LONDON, United Kingdom – Britain was on Sunday, May 10, adjusting to a new political landscape after a shock election victory for Prime Minister David Cameron that decapitated the opposition and bolstered secessionists in Scotland.
While Cameron spent the weekend drawing up his new team of ministers, the Scottish National Party (SNP) was celebrating its seismic gains, insisting it would not be sidelined in the new parliament.
Despite pollsters predicting that Cameron's Conservatives would lose ground in Thursday's (May 7) vote, they won 331 of the 650 seats in parliament, giving the prime minister a second term in office – this time with a majority for his center-right party.
While there were dramatic gains for the Conservatives and the Scottish National Party (SNP), the opposition was left in disarray after the Labour and Liberal Democrat leaders quit over their parties' drubbings.
The UK Independence Party (UKIP) leader also resigned, after a huge swell in votes for the populist party translated into only one parliamentary seat.
Dozens of anti-austerity protesters unhappy with Cameron's return to power clashed with police during a protest outside Downing Street on Saturday, May 9, leading to two officers being hospitalized and 17 arrests.
Anti-Tory graffiti was also daubed on a war memorial honoring the women of WWII in what the Royal British Legion called a "senseless act".
The victory gives the Conservatives a freer hand than in Cameron's previous government – a coalition with the Liberal Democrats – but the slender majority leaves them prey to rebellion from within their own ranks.
The Times said Cameron would need "every ounce of statesmanship" to surmount the challenges facing him.
"His majority is slim and using it will not be easy. His real work starts now."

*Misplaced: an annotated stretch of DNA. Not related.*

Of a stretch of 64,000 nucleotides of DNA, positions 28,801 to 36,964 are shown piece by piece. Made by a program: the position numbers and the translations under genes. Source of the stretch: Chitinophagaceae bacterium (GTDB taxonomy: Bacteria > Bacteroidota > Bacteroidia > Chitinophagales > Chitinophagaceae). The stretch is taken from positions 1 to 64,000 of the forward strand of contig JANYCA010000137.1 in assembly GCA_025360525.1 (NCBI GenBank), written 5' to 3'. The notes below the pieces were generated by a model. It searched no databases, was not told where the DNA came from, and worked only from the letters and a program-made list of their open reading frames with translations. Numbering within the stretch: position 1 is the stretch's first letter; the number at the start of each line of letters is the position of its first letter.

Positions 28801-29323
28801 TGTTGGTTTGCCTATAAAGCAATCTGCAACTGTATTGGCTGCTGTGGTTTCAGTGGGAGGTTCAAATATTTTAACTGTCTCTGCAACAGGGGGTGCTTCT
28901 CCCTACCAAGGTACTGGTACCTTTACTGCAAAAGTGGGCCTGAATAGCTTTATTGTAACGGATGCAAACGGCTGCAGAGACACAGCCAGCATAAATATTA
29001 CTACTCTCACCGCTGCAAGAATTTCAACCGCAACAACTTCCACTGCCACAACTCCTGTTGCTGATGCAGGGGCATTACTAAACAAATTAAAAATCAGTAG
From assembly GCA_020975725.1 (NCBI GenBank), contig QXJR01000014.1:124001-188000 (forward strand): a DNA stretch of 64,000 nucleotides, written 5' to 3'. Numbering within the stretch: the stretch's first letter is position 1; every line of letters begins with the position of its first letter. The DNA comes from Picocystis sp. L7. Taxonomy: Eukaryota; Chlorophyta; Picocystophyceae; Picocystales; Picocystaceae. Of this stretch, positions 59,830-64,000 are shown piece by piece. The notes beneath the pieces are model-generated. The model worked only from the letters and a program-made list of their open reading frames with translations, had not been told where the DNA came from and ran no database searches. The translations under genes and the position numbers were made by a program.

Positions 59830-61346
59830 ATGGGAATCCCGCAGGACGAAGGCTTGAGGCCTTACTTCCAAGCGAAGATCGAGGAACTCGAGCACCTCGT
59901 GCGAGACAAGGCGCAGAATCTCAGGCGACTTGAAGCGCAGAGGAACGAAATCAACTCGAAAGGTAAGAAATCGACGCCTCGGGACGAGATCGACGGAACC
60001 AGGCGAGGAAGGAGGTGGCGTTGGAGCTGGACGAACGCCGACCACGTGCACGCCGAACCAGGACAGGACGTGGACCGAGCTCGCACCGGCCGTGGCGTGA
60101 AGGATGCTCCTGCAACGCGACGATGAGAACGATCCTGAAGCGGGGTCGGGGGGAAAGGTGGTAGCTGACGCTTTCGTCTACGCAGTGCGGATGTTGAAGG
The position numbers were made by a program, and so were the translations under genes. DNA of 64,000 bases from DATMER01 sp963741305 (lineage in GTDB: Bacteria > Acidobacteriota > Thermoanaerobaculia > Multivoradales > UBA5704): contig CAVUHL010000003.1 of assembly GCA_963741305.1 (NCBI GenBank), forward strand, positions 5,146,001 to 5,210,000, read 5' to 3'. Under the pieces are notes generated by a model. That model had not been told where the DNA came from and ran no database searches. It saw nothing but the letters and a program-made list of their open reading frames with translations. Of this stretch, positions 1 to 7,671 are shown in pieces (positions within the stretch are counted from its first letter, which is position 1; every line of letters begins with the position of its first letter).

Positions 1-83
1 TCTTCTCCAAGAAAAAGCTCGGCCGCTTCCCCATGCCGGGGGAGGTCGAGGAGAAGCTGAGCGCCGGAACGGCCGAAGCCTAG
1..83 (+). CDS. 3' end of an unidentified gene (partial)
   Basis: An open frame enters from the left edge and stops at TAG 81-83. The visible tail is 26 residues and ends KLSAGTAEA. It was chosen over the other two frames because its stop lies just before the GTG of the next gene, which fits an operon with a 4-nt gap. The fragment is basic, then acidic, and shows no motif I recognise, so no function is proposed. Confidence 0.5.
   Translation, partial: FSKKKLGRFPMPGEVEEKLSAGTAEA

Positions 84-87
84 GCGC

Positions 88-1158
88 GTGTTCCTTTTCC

Hollande warning over EU
Cameron had already agreed to hold an in-out referendum on Britain's European Union membership by 2017 due to pressure from the Conservative right wing and a rising UKIP, and he was quick to confirm his pledge on Friday, May 8.
There is growing concern in the business community about the referendum, even though Cameron has said he will campaign to stay in as long as he can negotiate reforms to cut down on EU migrants moving to Britain.
EU partners gave a taste of the tough talks ahead in their congratulations for his re-election, with French President Francois Hollande saying that there were "rules in Europe" to be respected.
European Commission chief Jean-Claude Juncker said the bloc's 4 key principles including freedom of movement were "non-negotiable".
Cameron will also face a tough battle to keep Scotland in the United Kingdom, and in a post-election speech pledged to grant sweeping new local powers.
Cameron has kept his 4 main ministers in place and boosted the nominal power of his finance minister George Osborne.
Former education secretary Michael Gove will become the justice secretary while Nicky Morgan will stay on as education chief, it was reported Saturday. Chris Grayling and Mark Harper will also named in the new cabinet.
Cameron is expected to take until Monday, May 11, to complete his cabinet fully, then finalize more junior ministerial posts over the coming week.
Scottish secessionists triumphant
Center-left Labour lost 26 seats and now has 232 MPs, while the centrist Liberal Democrats were eviscerated after 5 years in coalition with the Conservatives, ending up with just 8 seats after losing 49.
In Scotland, the left-wing SNP won a historic landslide – 56 of the 59 Scottish seats – just seven months after losing a referendum on seceding from the United Kingdom.
"The people of Scotland on Thursday voted for an SNP manifesto, which had ending austerity as its number one priority," party leader Nicola Sturgeon said as her MPs rallied Saturday at the iconic Forth Rail Bridge outside Edinburgh.
Their success raised questions about another independence referendum, but Sturgeon on Sunday told the BBC's Andrew Marr Show that the issue was not "on the immediate horizon", unless Scotland votes to stay in the EU and English voters elect to leave.
The Labour Party is set for a period of soul-searching as it starts choosing a replacement for Ed Miliband, who stood down as leader.
Former leader Tony Blair on Sunday told the party to ditch its shift to the left, saying that "the route to the summit lies through the center ground."
"Hard-working families don't just want us celebrating their hard work; they want to know that by hard work and effort they can rise up, achieve," he wrote in the Observer.
"They want to be better off and they need to know we don't just tolerate that, we support it." – Dario Thuburn, AFP / Rappler.com